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I always had problem in understanding the reason people call it sheet music. Isn't it a sheet (an object) that has an adjective of being related to music? We don't say things like sheet Excel, or sheet cheat. The correct syntax or grammar of English tells us that we should use the adjective before the noun. So, why don't we call it music sheet?

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Thanks for the question! I'm going to migrate this over to English Language and Usage, since it's more of an etymology question than a musical one. –  NReilingh Jul 15 '11 at 11:45
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To me a "Music Sheet" would be bedding that plays Here Comes the Sun when I get out of it in the morning. :-) –  T.E.D. Jul 15 '11 at 11:58
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Great note. But context always plays an important role in our communication. Without context, and based on the similar grounds, plays Here Comes the Sun is a game, rather than playing music. :) –  Saeed Neamati Jul 15 '11 at 13:09
    
I'm always dismayed by foreign language education that leads people to think that the standard term for something must somehow be "incorrect" because it doesn't follow a general pattern in the language. –  buildsucceeded Sep 10 '11 at 11:35
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migrated from music.stackexchange.com Jul 15 '11 at 11:46

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2 Answers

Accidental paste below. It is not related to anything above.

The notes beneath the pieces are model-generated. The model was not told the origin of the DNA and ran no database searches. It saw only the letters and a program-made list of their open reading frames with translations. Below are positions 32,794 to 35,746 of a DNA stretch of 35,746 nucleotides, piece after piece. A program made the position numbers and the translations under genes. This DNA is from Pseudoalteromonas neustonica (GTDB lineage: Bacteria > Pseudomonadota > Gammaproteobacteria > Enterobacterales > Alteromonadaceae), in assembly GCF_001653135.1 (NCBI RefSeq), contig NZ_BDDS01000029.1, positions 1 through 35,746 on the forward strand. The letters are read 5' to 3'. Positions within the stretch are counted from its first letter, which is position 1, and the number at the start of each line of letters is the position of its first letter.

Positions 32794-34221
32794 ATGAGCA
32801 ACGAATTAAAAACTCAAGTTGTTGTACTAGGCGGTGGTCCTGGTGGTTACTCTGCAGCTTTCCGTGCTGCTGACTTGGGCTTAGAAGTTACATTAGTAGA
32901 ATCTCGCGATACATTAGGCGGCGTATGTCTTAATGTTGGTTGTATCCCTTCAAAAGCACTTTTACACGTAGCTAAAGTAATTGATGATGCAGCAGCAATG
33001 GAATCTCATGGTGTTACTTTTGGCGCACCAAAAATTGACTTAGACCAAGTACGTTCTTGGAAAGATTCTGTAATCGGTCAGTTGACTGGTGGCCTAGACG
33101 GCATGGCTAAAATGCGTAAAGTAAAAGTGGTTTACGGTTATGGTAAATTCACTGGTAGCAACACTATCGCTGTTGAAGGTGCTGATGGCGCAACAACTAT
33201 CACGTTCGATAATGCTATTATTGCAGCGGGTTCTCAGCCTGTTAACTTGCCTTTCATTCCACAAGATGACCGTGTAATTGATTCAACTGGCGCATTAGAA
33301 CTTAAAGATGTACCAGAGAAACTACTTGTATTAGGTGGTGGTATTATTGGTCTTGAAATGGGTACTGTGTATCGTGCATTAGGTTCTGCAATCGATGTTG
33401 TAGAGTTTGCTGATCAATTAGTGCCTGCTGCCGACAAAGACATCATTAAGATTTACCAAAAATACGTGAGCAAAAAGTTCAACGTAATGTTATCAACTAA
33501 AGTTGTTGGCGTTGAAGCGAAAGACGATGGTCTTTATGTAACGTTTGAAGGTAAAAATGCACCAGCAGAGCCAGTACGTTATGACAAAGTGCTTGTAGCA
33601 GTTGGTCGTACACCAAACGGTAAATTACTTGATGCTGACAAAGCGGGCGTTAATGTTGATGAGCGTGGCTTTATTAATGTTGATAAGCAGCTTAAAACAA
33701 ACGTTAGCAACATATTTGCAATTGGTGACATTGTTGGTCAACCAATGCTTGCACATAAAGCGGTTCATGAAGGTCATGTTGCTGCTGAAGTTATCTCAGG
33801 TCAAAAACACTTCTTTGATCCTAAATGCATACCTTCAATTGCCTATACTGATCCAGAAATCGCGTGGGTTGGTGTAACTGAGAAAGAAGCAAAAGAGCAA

up vote 5 down vote accepted

In this case, 'music' is in fact the pluralization, and 'sheet' is an adjective describing the music.

So, rather than "A sheet of type: music," we're talking about "Music (pl.) in sheet form."

Edit:
Really, the whole construct is the noun, and there are many other cases like this where the object itself comes second. For example, there are some big differences between 'print fine' and 'fine print' or 'bass string' and 'string bass'. Essentially, you're right that the describing word comes first, but you need to understand that the term sheet music is referring to a more abstract definition of 'music'.

Sheet music is essentially synonymous with 'notation', as in "Do you have the notation for that song?" We would say "Do you have the sheet music for that song?" because "Do you have the music sheet for that song?" would be referring to a definite object that the asker supposedly already knows about. We could technically say "Do you have a music sheet for that song?" but that semantic construct is never used because it's a bit too broad in the interpretation of what the "correct sheet" would be.